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recording copy-guarded material with VCR/DVD re-writer combo?

Discussion in 'Other video questions' started by corneileo, Jan 21, 2008.

  1. corneileo

    corneileo Member

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    Hello all!

    I just got a Samsung DVD Recorder & VCR, model DVD-VR330 as a late x-mas present. Well, I know to some people this would sound illegal, but due to the fact that DVDs, when taken care of, will last a whole lot longer than tapes, I would like to take all my pre-recorded VHS videos and copy them to DVDS. Well, I found out that this DVD recorder wont let me copy copyrighted material. Is there anyway to bypass whatever causes this? I dont feel like Im doing anything wrong. Ive already bought these videos on tape and would be rather upset if I had to re-buy them on DVD.

    Ive heard that in some of the older VCRs that there was something in there that you could put a piece of tape over that would somehow prevent the playing VCR from activating the copy-guard when it was plugged into a rcording VCR .

    If the above is true, is it possible to do this to this dual-deck VCR/DVD recorder?
     
  2. attar

    attar Senior member

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    Unless the deck has external connectors from the VCR that can connect to input connectors on the DVD Recorder, the Macrovision protection can't be bypassed.
    Note, though, that not all commercial VCR movie tapes have Macrovision.
     
  3. corneileo

    corneileo Member

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    So what yer saying, is the "electrical tape trick" wont work on this dual-deck VCR/DVDr? Where would find informaion about this? I cant remember where I found out about it, but I heard quite some time ago from someone that there was a little steel post inside a VCR that activates the copy guard, if there is one, when the outputs of that VCR was connected to another VCR.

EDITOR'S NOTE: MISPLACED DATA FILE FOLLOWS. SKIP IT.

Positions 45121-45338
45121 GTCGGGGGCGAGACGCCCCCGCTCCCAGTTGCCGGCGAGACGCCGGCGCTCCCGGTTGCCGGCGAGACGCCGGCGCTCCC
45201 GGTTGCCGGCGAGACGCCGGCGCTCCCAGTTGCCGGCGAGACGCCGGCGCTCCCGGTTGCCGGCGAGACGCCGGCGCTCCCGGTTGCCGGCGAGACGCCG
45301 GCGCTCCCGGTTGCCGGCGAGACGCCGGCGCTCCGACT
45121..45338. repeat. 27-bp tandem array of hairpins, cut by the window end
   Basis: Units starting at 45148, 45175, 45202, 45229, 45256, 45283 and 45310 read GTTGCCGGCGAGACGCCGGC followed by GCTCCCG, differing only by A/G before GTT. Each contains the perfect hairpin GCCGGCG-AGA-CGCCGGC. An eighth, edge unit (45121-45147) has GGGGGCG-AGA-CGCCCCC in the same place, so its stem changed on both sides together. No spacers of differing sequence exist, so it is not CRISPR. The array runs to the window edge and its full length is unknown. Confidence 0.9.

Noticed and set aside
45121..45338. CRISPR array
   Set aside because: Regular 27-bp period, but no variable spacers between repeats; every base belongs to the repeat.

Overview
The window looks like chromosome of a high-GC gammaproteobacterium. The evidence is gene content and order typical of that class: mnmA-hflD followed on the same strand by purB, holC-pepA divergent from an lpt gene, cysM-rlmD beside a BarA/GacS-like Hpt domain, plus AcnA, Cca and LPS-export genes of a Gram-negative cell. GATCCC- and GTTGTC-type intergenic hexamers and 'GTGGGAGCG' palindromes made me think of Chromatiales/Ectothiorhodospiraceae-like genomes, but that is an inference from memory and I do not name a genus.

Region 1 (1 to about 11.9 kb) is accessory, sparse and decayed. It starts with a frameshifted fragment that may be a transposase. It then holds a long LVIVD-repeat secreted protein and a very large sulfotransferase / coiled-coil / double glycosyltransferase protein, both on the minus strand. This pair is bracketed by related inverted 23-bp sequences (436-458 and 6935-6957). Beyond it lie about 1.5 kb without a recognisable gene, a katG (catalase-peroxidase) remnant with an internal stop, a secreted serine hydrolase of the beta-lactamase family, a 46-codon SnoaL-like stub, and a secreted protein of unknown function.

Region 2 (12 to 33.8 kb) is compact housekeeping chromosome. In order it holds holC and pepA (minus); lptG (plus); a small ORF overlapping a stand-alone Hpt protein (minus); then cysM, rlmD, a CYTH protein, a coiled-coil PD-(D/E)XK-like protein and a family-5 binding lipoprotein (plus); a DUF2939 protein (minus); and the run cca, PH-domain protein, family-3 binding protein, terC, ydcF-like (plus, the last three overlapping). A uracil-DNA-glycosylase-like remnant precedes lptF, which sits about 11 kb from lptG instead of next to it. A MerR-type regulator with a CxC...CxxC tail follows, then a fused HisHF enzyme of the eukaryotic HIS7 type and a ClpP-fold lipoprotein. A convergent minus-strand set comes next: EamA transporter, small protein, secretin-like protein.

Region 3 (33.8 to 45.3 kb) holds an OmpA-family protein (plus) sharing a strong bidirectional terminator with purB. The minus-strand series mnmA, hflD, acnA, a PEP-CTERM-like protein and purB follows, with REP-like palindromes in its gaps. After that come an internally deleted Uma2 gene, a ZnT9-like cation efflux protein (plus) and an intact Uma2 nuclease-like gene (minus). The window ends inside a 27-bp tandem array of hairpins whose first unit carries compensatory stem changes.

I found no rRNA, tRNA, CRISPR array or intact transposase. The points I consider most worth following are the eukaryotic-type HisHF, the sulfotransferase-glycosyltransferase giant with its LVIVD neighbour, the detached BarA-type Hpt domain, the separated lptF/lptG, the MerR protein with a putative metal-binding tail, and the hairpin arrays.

But, I guess if this dont work, I ave the Sima Color Corrector Pro-Series to hopefully block the copyguard. Te only bad thing, I'll have to use another VCR with my DVDr.

    One more thing, am I really breakin the law by doing this? Its not like Im makin illegal copies of my movies and sellin them to people. These are strictly used in my library.
     
  4. attar

    attar Senior member

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    Macrovision is part of the tape video.
    I don't know of any method to circumvent the protection, except by filtering electronically.

    Traditionally, recording machines incorporate an automatic gain control circuit that accepts the spurious signal and lightens and darkens the picture so that it is unwatchable.

    TV sets do not have this circuit and therefor show the picture as normal.
    New recording devices simply tell you that the source is copyright.

    A regular VCR's output jacks can be fed into a 'video enhancer' whose output is fed to the recording device, thus filtering out the protection signal.

    I use this in-and-out method with a standalone VCR and my DVD recorder.
     

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